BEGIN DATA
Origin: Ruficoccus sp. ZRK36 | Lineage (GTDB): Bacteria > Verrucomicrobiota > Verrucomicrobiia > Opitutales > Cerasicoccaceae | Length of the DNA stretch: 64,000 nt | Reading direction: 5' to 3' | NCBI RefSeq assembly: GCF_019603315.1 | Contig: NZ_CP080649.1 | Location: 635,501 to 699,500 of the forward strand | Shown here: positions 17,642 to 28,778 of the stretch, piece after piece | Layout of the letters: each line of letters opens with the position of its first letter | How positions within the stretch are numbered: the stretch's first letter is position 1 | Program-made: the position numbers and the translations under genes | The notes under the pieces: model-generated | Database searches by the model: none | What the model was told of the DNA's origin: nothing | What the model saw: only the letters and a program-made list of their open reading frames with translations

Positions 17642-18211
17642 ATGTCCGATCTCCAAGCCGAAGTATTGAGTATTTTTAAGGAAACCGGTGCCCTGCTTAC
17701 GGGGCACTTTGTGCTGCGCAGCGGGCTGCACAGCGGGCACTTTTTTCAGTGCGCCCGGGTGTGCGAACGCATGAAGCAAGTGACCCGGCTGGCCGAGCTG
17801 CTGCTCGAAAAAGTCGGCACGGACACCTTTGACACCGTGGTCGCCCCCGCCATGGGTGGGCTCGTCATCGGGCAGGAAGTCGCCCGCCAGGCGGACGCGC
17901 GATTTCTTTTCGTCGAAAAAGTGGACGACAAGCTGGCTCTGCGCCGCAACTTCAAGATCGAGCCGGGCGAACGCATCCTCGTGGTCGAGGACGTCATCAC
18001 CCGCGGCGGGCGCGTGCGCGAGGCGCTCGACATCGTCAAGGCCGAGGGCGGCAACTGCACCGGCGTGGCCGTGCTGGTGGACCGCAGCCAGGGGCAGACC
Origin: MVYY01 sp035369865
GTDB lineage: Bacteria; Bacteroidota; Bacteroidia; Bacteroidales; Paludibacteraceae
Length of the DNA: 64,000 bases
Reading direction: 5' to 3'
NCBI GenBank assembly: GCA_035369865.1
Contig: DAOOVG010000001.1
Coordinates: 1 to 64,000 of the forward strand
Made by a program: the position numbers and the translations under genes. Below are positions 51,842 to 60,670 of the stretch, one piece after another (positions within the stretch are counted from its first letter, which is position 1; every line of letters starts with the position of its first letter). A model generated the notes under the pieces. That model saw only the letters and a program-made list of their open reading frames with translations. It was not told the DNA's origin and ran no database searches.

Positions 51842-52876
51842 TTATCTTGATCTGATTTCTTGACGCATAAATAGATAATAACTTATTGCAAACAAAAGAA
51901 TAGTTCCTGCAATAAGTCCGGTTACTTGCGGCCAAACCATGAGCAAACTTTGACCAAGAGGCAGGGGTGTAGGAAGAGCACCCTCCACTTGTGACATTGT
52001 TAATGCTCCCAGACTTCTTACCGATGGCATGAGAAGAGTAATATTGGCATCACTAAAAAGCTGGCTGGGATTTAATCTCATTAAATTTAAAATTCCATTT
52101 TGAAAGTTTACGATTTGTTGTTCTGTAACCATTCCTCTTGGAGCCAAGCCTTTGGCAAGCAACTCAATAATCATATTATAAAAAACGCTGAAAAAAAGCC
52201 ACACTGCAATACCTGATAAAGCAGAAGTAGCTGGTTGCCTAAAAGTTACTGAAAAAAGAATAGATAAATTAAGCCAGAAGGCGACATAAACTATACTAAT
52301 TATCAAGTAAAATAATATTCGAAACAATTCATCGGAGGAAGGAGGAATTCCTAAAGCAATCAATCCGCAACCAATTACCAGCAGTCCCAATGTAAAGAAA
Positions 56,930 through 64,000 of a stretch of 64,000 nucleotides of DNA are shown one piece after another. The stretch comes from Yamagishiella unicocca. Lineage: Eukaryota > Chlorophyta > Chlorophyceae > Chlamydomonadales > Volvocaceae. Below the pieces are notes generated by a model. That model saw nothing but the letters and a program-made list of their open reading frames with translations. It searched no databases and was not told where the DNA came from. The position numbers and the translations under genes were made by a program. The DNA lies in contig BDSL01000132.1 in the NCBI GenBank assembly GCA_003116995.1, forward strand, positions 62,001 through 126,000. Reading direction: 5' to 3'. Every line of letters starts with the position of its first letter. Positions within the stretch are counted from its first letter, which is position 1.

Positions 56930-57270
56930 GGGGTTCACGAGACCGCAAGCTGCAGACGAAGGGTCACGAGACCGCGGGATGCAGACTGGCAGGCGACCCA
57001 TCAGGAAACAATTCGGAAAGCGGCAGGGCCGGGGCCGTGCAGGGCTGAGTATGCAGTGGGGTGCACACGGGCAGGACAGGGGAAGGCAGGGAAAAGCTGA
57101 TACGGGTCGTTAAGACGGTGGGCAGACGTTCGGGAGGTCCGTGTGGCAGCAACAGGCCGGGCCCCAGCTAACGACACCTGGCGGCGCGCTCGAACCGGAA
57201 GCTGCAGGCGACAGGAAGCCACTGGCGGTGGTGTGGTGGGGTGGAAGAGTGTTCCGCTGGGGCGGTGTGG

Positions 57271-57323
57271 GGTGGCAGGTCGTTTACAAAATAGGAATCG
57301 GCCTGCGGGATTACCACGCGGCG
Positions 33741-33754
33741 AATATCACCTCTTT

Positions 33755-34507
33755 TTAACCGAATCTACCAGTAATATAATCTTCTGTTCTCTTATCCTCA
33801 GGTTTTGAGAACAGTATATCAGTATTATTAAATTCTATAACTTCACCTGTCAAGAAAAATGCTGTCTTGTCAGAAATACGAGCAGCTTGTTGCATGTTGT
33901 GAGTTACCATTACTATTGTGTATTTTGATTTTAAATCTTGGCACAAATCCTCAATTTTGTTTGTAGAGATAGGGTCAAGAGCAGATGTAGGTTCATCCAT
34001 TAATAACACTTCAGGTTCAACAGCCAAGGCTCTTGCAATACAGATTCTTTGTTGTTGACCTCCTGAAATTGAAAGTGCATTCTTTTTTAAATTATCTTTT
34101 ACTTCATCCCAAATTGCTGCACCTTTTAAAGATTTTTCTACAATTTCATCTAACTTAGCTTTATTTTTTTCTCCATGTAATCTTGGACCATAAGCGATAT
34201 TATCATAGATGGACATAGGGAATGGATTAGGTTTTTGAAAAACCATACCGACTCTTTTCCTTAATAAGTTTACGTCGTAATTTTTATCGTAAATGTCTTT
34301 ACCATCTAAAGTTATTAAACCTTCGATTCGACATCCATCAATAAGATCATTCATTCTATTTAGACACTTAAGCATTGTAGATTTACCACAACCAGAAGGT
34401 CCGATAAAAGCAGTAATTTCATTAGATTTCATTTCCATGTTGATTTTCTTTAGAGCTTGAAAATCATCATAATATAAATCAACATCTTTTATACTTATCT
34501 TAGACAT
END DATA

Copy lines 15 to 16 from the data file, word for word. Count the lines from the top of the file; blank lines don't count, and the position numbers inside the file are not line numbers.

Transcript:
Made by a program: the position numbers and the translations under genes. Below are positions 51,842 to 60,670 of the stretch, one piece after another (positions within the stretch are counted from its first letter, which is position 1; every line of letters starts with the position of its first letter). A model generated the notes under the pieces. That model saw only the letters and a program-made list of their open reading frames with translations. It was not told the DNA's origin and ran no database searches.

Positions 51842-52876